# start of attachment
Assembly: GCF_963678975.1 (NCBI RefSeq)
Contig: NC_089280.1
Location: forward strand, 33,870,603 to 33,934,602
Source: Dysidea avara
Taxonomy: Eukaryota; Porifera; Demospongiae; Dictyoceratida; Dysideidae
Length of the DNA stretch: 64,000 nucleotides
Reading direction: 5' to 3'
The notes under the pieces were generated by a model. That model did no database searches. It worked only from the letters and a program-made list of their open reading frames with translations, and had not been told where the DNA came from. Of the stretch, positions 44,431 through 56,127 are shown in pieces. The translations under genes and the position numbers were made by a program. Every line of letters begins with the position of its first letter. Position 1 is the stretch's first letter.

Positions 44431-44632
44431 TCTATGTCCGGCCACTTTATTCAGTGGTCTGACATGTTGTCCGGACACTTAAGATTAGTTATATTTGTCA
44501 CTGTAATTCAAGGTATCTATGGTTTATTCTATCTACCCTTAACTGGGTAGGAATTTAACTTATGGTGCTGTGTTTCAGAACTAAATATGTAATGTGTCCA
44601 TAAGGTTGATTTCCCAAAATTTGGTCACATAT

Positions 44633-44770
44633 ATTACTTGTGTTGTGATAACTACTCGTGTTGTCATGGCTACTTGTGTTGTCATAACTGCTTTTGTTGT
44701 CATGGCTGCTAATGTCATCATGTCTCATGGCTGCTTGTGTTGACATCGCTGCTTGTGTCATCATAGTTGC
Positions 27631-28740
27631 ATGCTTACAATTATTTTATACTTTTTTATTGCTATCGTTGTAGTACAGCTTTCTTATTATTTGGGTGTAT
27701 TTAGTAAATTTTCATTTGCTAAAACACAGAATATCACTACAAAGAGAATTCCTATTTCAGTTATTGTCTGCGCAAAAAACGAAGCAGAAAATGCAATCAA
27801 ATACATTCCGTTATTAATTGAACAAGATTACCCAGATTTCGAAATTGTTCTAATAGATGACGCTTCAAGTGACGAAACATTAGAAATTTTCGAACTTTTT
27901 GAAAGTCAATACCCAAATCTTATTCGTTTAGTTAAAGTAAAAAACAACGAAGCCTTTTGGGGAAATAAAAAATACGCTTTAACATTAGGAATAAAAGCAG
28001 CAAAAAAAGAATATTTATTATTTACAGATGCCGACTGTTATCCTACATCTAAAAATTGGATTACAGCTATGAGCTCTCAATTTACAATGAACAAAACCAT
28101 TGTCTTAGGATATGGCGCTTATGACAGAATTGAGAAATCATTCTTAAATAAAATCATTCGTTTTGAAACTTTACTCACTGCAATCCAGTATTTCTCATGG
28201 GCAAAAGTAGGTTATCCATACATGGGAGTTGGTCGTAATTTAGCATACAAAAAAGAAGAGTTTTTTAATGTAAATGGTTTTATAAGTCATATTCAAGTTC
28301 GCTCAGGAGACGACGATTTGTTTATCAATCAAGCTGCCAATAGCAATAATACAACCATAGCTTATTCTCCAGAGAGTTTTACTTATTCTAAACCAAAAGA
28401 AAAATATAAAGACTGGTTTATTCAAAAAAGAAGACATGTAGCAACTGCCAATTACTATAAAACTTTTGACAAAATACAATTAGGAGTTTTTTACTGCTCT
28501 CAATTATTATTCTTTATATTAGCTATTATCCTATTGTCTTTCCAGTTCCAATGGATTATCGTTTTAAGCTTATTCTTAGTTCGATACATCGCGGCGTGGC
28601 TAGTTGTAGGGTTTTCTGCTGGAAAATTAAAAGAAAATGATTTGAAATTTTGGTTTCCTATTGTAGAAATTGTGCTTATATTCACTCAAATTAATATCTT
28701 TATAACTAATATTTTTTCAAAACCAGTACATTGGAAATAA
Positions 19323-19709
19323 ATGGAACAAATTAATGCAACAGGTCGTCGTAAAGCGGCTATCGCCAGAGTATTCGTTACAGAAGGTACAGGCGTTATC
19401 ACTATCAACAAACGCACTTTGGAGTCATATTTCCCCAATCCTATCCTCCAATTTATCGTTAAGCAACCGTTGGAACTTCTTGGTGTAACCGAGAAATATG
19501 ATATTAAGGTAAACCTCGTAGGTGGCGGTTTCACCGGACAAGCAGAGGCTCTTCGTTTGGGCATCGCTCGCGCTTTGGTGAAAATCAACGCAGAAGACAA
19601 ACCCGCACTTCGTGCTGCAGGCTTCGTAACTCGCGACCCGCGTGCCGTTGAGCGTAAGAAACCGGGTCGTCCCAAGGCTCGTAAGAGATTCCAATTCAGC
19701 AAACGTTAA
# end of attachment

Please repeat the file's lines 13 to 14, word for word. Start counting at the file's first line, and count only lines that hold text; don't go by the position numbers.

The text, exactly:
Positions 44633-44770
44633 ATTACTTGTGTTGTGATAACTACTCGTGTTGTCATGGCTACTTGTGTTGTCATAACTGCTTTTGTTGT